British author Sarah Pinborough is an elusive target. Seek out her novels at your local bookseller and you’ll find yourself wandering the stacks trying to pin her down. If you’ve only read the first hundred pages of A Matter of Blood, the first book in her Forgotten Gods Trilogy, you’d likely be surprised to find it sorted among the science fiction and fantasy books rather than the mysteries and crime thrillers. Poison, Charm, and Beauty, her sexy and provocative fairy tale updates could be sitting under romance or maybe fantasy. You won’t know until you look. Mayhem and Murder, fictionalized adaptations of the very real late Victorian Thames Torso Murders, are more reliably found in the mystery section, but could be stacked in true crime or fantasy without causing readers any cognitive dissonance.
Sure, her works would be more easily purchased if they were collected in the general fiction aisles among such other genre jumpers as Margaret Atwood and Stephen King, but American readers haven’t caught on to her talent, yet, and so her books are still scattered in the genre suburbs surrounding the more mainstream skyscrapers. It’s a shame her imaginative journeys’ refusal to haunt a single category makes discovering them more difficult. The extra search effort is paid off with some of the more daring and tightly written stories coming out today.
Few Americans even know that Pinborough is a name worth tracing the spines on the shelves for. So until we take more notice we’ll continue to get her books months to years after their release in the UK, often straight to paperback, if we’re lucky enough to get them at all. Fans of her work need to hunt down her books within a few months of their release or they might not find them there no matter which section they are looking in (of course, there’s always Amazon, but somebody has got to keep these book stores alive).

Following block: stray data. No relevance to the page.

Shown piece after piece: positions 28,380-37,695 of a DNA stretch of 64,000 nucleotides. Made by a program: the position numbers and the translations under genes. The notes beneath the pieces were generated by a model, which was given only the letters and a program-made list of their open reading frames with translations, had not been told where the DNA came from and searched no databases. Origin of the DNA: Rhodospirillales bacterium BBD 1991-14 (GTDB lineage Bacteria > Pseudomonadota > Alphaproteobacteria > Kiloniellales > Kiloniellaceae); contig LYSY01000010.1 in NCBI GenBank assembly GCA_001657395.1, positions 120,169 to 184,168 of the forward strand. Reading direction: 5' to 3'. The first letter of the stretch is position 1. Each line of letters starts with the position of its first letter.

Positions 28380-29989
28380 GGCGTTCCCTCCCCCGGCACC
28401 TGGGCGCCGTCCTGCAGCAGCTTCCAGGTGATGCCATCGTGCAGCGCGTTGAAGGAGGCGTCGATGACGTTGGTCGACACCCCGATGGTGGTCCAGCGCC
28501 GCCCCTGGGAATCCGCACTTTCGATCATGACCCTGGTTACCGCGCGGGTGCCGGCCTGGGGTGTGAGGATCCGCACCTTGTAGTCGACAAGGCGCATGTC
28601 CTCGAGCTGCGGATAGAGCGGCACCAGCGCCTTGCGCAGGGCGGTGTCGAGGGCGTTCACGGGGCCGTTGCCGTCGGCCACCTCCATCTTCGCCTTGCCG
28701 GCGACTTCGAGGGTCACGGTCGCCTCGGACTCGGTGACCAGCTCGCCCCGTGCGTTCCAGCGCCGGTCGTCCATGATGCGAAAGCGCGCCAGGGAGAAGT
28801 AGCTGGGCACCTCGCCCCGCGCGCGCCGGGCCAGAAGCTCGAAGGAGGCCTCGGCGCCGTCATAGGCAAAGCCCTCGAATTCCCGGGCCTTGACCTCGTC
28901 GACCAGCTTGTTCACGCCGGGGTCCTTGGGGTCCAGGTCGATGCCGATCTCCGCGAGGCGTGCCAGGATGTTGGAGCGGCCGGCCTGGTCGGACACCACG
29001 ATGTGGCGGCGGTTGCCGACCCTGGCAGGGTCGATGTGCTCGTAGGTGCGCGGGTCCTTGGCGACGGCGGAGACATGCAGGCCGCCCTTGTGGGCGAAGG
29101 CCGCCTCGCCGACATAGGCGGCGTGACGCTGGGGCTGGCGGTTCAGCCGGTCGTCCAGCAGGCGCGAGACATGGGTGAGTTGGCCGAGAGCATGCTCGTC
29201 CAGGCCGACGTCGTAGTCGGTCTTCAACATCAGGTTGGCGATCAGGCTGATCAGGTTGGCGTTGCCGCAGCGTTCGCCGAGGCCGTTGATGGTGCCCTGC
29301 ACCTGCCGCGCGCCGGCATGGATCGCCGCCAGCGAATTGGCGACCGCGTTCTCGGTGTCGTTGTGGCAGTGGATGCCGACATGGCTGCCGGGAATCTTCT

This may change as each new release inspires new high profile praise, such as Stephen King’s enthusiastic endorsement of The Death House which arrives in paperback on September 1st. And if you trust the taste of her fans such as Mr. King and Neil Gaiman, you don’t need to wait two weeks to pick up her latest (though you may as well go ahead and pre-order it) when you can dig into the best of her back catalog right now.
Where to start is up to you. I was first bit by her Forgotten Gods Trilogy: A Matter of Blood, The Shadow of the Soul, and The Chosen Seed. An expert concoction of multiple genres, this series exists in an easily imagined near future where the world economy never quite recovers from the banking crises of 2008. It opens with police detective Cass Jones managing two big cases – a serial murderer eager to get more immediate attention for his crimes and a gangland hit gone horribly wrong. Very quickly a third murder strikes right at the heart of Cass’s family and Cass soon finds himself implicated. There is no obvious connection between any of these cases, but book logic tells us that given the attention each case receives, some sort of unification must be in store. This expectation can in no way prepare you for how brilliantly these lines come together or how each case can be so satisfyingly resolved yet create so many questions that the conclusion of that first book cannot be the conclusion of the greater story.